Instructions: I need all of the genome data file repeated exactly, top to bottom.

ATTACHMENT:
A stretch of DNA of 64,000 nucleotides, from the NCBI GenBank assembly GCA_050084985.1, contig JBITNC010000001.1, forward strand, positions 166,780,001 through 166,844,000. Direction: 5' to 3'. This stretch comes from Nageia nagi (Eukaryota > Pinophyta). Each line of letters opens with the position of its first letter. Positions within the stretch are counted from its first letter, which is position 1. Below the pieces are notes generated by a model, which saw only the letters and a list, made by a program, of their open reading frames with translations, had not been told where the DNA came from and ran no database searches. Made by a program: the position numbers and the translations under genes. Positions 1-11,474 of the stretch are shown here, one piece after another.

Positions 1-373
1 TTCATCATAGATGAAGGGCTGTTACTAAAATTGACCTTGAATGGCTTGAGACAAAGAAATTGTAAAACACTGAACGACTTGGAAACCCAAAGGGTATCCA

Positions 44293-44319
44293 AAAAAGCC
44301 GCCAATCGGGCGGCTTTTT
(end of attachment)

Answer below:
A stretch of DNA of 64,000 nucleotides, from the NCBI GenBank assembly GCA_050084985.1, contig JBITNC010000001.1, forward strand, positions 166,780,001 through 166,844,000. Direction: 5' to 3'. This stretch comes from Nageia nagi (Eukaryota > Pinophyta). Each line of letters opens with the position of its first letter. Positions within the stretch are counted from its first letter, which is position 1. Below the pieces are notes generated by a model, which saw only the letters and a list, made by a program, of their open reading frames with translations, had not been told where the DNA came from and ran no database searches. Made by a program: the position numbers and the translations under genes. Positions 1-11,474 of the stretch are shown here, one piece after another.

Positions 1-373
1 TTCATCATAGATGAAGGGCTGTTACTAAAATTGACCTTGAATGGCTTGAGACAAAGAAATTGTAAAACACTGAACGACTTGGAAACCCAAAGGGTATCCA

Positions 44293-44319
44293 AAAAAGCC
44301 GCCAATCGGGCGGCTTTTT